Wild Tigers – ‘Cautious optimism’ as numbers rise again
The tiger. Without doubt one of the most iconic and best-loved animals on Planet Earth. And, with a deadly mix of habitat loss, poaching and other human pressures, one of the most endangered. Wild tiger numbers have crashed by a staggering 97% in the last century. But the last few years have seen tentative but welcome signs of hope for the giant striped cat.
The best known increase is in the numbers of the Siberian tiger, with strict conservation measures imposed by the Russian government leading to a near doubling of the population. Less well-known, but equally noteworthy and welcome, is the marked uptick in the number of wild tigers in India.
The All India Tiger Estimation–2018 report, released on July 29, reckoned the population of the country’s national animal at 2,967. In releasing the report, prime minister Narendra Modi remarked that it is possible to strike a healthy balance between development and environment.
The Tiger Estimation Report, released every four years, pegs the population of wild tigers in the country at 2,967 for 2018, marking an increase of about 30% compared to the 2014 tiger estimation report, when their population was estimated at 2,226. In 2010, the tiger population was pegged at 1,706 while in 2006 it was 1,411.
Among the states, the report revealed an increase in tiger occupancy in Madhya Pradesh and Andhra Pradesh, and a loss in occupancy in the northeast states due to poor sampling.
The highest tiger population was recorded in Madhya Pradesh (526), closely followed by Karnataka (524) and Uttarakhand (442).
For the 2018 report, the fourth cycle of national tiger status assessment since 2006, 26,838 camera traps were deployed and a total of “2,461 individual tigers (more than one year of age)” were photo-captured. The study used a spatially explicit capture-mark-recapture (SECR) framework to arrive at the tiger population which estimates tigers directly within camera trapped areas and extrapolates it to areas with tigers, but not camera trapped, based on joint distribution of covariates such as tiger sign intensity, prey abundance, human disturbance and habitat characteristics.
The 2018 study saw an increase in camera traps density (26,838 at 141 sites) for recording the tigers, compared to 2014 (9,735 camera traps in 51 sites) and field data was gathered using a mobile application. The latest study also covered 381,400 square km of forests, an increase from the 378,118 sq km of forests covered in 2014. The report notes that this cycle is the “most accurate survey conducted.”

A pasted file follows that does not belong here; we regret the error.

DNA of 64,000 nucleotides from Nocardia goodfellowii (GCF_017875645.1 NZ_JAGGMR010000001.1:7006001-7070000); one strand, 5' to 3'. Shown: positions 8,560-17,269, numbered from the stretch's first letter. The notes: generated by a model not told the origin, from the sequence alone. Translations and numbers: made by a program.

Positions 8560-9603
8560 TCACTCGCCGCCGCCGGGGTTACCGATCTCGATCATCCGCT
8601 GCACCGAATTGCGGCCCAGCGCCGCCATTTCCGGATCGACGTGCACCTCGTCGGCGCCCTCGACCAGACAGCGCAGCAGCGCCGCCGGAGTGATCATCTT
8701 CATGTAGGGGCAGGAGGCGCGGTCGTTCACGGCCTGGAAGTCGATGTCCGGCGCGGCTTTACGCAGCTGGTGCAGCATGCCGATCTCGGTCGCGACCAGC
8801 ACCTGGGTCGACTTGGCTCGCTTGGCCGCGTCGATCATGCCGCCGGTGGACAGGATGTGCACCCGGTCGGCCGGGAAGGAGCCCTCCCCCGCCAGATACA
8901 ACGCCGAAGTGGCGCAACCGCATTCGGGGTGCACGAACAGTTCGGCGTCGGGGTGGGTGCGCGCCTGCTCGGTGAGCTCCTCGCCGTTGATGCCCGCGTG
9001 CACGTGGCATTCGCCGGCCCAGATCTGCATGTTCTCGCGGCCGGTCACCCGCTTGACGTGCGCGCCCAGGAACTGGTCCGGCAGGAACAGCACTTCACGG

India has a long history of tiger conservation and is home to over 60% of the global wild tiger population. In 1973, it launched Project Tiger, with nine tiger reserves, to control the dwindling population and since then the efforts have only strengthened. At present, India has 50 tiger reserves in 18 states accounting for nearly 2.21% of the country’s total geographical area.
India’s neighbouring countries have also improved their tiger conservation work. For instance, Nepal has nearly doubled its tiger population from 121 in 2009 to 235 in 2018, while Bangladesh and Bhutan have recorded 114 and 103 tigers respectively.
Rajesh Gopal, secretary-general of the Global Tiger Forum (GTF), explained that broadly put, the status of the tiger in south Asia range improved from sub-optimal to optimal. But it is much better in comparison to wild tiger status in southeast Asian tiger range countries such as Cambodia, Laos and Vietnam.
“In south Asia, we have reached a good level while in southeast Asia there is a scope for the revival of the tiger population. In India, I feel we have now almost reached a level where we can consolidate. It is at a stable level. Now we have to look beyond. The focus needs to be now on the strategy to effectively manage the present population,” said Gopal, a retired Indian forest service officer, who also served as the member secretary of India’s National Tiger Conservation Authority(NTCA) for several years.